The debate on the role and impacts of supply chain approaches in supporting smallholder livelihoods has advanced significantly in the last decade. We know much more today about the impacts of supply chain tools on farmer incomes, yields and livelihoods than a decade ago. And, although we have less information about some sectors and on impacts of new tools such as company programmes, we are in a better position to analyse the potential and limits of supply chain initiatives in driving long-term change.
Given the advances in research and programme thinking, it might seem surprising that, until recently, we had little detailed information about who participates in such schemes. A recent paper by ISEAL explores this question and highlights why it is critical for sustainability standards and supply-chain tools to invest in learning about the farmers with whom they work. The paper’s insights, based on monitoring data from seven agriculture standards and empirical research, are applicable to a wide range of tools and approaches.
The paper highlights that multiple data sets and analytical experiments confirm that across regions and products, certified smallholders have larger farm sizes compared to the average farm size in that context. This means that those who participate in (or are selected into) these schemes are relatively better-off farmers in that region growing those crops. While land size is only one indicator of the socio-economic status of a farming household, it is worth noting that those with the smallest farms also tend to be the poorest and most marginalised (IFAD, 2019; FAO; 2012).
However, the result that farmers who participate in certification tend to be those who are relatively better-off is not to say that they are not poor. On the contrary, data confirms that sustainability standards do work in some of the poorest regions of the world and with poor farmers. But even within the poor, those who tend to participate in such schemes are those with a higher land-asset profile than those who don’t.
Understanding this difference means that schemes can adapt and target their programmatic responses for smallholders with larger and smaller land sizes.
The fact that participation is characterised by relatively better-off farmers also highlights that there are some limits to their accessibility, which is a core principle of credibility. Research points to several factors that limit the accessibility of schemes – a key one being the high initial costs of production changes needed to obtain and retain certification.
But these factors alone do not determine which farmers end up in these schemes. More significantly, the findings show how those entrusted with group formation chiefly determine which farmers participate in such schemes and which don’t. The critical role that groups play in determining smallholder participation puts a lot of power in the hands of those entrusted with forming groups to determine who is selected. These could be implementing partners, local marketing agencies, government agencies or even importers and traders dominating specific supply chains.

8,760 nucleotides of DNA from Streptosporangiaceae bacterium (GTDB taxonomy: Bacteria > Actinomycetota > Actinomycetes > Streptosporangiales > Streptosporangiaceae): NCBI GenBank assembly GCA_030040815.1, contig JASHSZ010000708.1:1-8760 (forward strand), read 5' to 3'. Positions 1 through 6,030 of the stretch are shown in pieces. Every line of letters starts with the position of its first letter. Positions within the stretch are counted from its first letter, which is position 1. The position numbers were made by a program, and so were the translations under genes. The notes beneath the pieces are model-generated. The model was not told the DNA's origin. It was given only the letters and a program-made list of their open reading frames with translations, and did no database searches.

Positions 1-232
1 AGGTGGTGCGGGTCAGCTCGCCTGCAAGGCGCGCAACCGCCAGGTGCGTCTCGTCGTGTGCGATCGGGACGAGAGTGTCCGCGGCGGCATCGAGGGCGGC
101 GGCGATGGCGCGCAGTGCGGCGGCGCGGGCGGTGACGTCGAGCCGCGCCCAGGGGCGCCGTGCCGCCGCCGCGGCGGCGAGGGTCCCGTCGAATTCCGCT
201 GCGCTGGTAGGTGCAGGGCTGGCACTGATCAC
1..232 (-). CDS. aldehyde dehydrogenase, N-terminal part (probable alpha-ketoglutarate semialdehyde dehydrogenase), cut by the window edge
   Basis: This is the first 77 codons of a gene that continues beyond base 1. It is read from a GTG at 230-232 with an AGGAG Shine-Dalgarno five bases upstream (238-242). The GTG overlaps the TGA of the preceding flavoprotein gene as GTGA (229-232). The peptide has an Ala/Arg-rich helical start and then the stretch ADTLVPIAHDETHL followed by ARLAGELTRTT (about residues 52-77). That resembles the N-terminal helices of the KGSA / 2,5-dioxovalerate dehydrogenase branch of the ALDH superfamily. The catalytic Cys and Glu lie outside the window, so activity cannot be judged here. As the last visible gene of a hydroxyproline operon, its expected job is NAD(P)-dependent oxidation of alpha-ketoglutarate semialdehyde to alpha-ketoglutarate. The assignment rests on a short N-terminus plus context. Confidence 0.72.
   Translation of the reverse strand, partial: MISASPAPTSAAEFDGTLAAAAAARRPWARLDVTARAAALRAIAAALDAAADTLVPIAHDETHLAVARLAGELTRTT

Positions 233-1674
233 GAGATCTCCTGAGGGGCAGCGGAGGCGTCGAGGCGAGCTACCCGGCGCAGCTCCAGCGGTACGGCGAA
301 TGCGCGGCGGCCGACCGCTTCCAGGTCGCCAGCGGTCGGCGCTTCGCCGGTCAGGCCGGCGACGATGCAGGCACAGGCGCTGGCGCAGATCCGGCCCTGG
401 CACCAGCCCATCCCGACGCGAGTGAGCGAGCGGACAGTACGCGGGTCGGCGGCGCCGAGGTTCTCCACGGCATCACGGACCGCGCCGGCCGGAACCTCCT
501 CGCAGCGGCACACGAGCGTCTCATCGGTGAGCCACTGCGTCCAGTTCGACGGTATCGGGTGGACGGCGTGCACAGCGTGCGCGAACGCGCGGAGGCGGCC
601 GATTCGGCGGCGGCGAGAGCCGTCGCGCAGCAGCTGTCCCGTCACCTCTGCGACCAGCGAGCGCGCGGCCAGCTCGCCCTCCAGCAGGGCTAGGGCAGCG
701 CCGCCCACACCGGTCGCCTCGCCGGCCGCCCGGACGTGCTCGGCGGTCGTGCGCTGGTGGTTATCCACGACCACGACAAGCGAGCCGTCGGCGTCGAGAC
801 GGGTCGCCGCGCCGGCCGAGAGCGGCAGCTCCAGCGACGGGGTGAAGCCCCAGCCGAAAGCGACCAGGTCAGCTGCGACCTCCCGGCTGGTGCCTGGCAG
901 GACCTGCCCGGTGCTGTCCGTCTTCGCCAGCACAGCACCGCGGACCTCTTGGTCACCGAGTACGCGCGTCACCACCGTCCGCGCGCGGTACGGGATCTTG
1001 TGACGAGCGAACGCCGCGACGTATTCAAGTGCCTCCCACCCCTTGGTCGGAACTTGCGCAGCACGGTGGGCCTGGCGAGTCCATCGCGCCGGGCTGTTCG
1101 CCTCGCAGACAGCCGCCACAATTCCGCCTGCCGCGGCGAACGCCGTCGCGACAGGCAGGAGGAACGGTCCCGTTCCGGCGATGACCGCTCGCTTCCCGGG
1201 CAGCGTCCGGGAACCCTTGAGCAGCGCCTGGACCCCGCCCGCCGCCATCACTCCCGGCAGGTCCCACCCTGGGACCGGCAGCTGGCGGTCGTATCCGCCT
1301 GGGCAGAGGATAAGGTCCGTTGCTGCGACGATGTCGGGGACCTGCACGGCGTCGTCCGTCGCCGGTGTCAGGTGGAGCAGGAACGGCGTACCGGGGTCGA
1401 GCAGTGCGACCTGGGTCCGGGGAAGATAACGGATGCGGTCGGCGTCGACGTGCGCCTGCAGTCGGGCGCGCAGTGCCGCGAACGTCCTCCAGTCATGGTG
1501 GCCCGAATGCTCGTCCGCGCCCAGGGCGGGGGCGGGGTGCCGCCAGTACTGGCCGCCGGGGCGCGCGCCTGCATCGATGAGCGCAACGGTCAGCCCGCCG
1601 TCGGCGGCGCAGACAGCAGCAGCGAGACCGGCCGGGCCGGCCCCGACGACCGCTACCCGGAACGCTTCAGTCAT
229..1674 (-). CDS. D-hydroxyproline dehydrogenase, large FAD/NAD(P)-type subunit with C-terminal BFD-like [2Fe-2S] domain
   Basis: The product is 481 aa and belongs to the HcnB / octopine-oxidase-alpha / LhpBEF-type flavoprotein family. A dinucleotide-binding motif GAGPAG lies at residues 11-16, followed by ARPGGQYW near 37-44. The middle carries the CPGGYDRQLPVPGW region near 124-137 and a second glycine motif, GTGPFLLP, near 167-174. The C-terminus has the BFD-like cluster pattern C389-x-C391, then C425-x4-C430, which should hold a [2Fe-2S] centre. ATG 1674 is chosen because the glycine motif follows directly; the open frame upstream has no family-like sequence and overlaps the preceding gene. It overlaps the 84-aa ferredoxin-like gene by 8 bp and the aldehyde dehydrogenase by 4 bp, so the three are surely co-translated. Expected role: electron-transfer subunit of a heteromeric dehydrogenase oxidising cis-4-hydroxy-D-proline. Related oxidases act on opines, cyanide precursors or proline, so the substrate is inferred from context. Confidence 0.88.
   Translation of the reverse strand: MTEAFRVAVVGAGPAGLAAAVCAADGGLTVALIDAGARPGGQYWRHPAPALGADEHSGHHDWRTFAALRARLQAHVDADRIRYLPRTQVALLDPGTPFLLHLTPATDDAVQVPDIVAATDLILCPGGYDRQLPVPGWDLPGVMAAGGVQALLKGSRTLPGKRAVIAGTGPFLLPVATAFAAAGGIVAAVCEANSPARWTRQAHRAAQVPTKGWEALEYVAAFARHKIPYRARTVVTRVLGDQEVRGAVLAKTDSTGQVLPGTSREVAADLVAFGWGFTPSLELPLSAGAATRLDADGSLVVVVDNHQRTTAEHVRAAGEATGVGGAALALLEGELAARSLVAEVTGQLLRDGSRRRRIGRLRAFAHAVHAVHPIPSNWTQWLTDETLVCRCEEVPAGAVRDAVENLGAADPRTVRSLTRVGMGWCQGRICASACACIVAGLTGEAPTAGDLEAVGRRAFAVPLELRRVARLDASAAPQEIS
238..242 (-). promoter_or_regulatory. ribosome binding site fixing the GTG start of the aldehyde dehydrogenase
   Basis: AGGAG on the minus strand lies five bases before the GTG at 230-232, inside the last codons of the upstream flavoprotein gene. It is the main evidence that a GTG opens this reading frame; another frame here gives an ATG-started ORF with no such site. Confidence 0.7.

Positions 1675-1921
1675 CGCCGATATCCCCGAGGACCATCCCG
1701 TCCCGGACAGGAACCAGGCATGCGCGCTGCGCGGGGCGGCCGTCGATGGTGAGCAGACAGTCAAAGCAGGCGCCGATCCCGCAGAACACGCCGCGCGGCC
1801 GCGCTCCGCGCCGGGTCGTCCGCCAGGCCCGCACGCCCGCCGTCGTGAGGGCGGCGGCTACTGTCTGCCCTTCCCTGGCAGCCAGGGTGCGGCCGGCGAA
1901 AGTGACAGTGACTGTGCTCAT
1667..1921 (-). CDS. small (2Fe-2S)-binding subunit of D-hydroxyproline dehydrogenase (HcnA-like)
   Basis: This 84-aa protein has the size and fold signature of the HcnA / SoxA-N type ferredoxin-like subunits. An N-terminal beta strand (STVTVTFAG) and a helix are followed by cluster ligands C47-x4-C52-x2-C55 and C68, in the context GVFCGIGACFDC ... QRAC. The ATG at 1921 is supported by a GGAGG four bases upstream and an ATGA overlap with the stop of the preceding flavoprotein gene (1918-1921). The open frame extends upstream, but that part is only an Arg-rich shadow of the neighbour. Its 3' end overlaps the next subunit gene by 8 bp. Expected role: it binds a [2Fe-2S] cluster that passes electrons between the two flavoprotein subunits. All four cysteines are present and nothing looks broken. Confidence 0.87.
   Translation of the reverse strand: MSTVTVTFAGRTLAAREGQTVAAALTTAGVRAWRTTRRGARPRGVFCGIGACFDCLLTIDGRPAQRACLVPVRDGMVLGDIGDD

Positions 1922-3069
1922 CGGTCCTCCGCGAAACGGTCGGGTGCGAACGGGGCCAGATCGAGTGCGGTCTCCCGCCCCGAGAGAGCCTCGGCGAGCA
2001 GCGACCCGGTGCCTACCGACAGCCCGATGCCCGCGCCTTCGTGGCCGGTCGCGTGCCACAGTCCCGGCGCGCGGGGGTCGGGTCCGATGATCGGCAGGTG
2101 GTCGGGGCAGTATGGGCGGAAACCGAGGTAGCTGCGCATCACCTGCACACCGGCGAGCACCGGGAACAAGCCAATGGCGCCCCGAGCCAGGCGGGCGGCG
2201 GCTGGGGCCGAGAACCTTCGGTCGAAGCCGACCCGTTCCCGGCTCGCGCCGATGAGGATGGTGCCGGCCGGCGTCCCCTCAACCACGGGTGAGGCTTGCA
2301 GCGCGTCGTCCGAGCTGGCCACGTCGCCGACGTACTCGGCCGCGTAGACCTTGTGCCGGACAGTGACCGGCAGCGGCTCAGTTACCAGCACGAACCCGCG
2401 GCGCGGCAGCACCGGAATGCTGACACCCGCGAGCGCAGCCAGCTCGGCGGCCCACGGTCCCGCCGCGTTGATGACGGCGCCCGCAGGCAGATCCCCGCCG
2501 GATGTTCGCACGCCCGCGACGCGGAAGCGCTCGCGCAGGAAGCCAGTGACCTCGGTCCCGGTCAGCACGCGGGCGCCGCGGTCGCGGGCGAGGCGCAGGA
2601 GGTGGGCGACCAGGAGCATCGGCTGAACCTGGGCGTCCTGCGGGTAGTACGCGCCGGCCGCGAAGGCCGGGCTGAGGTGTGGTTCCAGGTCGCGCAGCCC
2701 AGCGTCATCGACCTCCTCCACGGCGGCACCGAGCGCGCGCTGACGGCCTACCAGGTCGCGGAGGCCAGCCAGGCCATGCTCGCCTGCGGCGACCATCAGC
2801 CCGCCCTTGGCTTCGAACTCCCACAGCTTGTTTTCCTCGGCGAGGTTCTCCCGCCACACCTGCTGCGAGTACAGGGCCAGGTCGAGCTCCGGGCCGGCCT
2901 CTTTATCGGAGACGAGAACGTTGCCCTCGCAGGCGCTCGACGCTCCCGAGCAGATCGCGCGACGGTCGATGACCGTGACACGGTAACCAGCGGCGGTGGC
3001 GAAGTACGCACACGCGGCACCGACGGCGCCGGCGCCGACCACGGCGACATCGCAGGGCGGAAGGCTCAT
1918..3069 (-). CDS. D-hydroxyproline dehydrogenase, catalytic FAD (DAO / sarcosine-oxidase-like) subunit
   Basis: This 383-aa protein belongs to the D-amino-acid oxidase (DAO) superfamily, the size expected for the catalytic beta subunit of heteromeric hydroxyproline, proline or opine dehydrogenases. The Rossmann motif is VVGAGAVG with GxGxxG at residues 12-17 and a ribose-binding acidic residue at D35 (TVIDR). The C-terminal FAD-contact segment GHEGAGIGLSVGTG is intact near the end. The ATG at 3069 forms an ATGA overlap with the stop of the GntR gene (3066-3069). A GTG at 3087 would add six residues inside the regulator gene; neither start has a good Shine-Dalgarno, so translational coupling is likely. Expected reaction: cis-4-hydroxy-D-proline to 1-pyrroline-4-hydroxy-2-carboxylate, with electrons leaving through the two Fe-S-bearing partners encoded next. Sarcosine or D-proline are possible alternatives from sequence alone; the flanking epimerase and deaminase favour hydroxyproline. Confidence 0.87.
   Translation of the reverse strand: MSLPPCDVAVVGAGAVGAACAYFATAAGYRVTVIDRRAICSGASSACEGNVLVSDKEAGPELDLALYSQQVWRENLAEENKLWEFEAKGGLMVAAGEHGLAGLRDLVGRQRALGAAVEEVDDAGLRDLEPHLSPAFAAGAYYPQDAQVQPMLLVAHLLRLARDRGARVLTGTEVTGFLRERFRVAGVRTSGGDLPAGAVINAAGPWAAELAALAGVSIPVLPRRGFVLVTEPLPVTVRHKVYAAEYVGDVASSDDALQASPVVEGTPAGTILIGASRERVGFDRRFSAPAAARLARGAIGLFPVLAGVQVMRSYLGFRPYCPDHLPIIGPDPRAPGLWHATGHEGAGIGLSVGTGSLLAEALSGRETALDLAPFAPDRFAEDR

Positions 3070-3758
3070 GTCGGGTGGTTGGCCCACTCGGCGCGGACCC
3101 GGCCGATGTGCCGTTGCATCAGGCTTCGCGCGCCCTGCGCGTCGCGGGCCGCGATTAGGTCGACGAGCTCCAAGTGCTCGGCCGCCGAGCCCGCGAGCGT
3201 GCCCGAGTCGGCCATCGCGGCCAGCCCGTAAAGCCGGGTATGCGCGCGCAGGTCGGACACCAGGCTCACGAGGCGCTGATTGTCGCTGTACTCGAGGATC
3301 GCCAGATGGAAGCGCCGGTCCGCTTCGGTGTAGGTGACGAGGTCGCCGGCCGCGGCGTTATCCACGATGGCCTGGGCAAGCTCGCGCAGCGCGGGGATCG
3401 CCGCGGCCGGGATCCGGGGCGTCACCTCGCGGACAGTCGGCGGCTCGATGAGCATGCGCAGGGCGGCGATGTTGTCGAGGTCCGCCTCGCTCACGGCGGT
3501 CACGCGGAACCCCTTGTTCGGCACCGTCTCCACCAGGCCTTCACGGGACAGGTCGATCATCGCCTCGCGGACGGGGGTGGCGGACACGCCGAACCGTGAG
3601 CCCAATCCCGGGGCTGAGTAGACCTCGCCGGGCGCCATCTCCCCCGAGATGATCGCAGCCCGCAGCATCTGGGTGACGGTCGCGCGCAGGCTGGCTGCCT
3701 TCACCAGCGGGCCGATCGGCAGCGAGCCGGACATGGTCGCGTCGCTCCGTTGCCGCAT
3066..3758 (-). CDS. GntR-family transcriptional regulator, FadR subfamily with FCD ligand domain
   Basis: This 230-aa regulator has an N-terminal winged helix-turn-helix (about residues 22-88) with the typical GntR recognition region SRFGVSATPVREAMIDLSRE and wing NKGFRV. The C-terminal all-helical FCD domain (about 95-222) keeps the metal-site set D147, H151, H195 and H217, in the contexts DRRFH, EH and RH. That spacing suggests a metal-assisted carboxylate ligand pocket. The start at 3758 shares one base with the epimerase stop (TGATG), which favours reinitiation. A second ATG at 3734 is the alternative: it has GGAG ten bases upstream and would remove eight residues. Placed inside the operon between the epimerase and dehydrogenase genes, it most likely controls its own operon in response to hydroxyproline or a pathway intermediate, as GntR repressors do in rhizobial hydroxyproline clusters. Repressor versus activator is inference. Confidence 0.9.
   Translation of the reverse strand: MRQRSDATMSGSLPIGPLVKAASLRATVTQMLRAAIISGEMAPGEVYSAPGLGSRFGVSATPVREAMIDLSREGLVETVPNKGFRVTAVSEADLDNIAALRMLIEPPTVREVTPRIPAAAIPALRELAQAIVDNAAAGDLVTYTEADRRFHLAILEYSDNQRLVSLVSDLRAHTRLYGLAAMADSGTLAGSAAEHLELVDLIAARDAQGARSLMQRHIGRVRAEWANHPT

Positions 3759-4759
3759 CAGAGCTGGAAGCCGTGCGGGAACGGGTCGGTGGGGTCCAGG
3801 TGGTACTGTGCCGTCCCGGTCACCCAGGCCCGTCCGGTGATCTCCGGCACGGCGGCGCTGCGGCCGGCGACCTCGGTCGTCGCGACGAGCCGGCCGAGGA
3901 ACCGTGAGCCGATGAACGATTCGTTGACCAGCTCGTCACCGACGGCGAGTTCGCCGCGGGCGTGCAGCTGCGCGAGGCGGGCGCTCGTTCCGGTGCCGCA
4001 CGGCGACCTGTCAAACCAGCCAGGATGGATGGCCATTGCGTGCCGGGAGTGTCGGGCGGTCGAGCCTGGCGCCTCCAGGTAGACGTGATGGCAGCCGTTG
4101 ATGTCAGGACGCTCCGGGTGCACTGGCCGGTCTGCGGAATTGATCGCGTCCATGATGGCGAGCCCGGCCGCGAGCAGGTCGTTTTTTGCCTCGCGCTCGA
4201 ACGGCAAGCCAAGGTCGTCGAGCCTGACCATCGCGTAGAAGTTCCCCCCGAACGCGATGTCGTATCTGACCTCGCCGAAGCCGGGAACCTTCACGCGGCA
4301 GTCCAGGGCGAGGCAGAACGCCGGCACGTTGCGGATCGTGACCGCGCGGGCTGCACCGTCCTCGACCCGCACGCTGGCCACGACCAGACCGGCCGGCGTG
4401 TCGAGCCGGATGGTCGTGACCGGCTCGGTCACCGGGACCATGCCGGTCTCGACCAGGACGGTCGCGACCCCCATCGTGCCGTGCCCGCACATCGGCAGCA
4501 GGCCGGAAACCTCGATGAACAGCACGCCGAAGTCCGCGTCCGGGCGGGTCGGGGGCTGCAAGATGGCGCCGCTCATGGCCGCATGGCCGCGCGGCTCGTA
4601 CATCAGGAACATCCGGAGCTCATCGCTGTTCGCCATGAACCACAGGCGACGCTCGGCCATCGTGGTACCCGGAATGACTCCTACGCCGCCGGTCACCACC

Research points to a range of factors that determine which farmers are selected into schemes, which could be based on farm characteristics (size, soil type, location, topography), farmer characteristics (age, education, experience) or other market determinants such as accessibility to processing unit or distance to the nearest road.
Without monitoring and understanding how groups are formed, and by whom, we risk overlooking an important factor explaining why certain farmers are in certification schemes and other are not.
There are an estimated 470 million smallholder farms globally under two hectares in size, of which 86 per cent are less than one hectare. The best estimates place the extent of certified land to be about 1.2 per cent of all global cropland. Even if we include the coverage of other supply-chain sustainability schemes, sustainability standards’ collective efforts to reach these farmers remains modest.
If schemes seek to address issues of smallholder poverty and livelihoods at scale, they urgently need to assess how accessible they are to those farming households who fall out of their nets. Such as assessment might result in the conclusion that certification may just not work for farmers with very small land sizes – but this should be an informed position rather than a de facto one based on selection dynamics. If, on the other hand, the goal is to widen reach to a broader spectrum of farmers than those who are currently being reached, urgent innovations in programme designs and models are needed.
Understanding the profile of farmers we work with is also critical from an equity standpoint – are we improving incomes for farmers who are already better-off in a region or can we raise income levels more equitably?
Research on the impacts of supply chain tools in boosting farmer incomes shows promise and potential for the changes that such approaches could make. But, without expanding reach and addressing accessibility concerns, there is a clear limit to what can be achieved in the long term.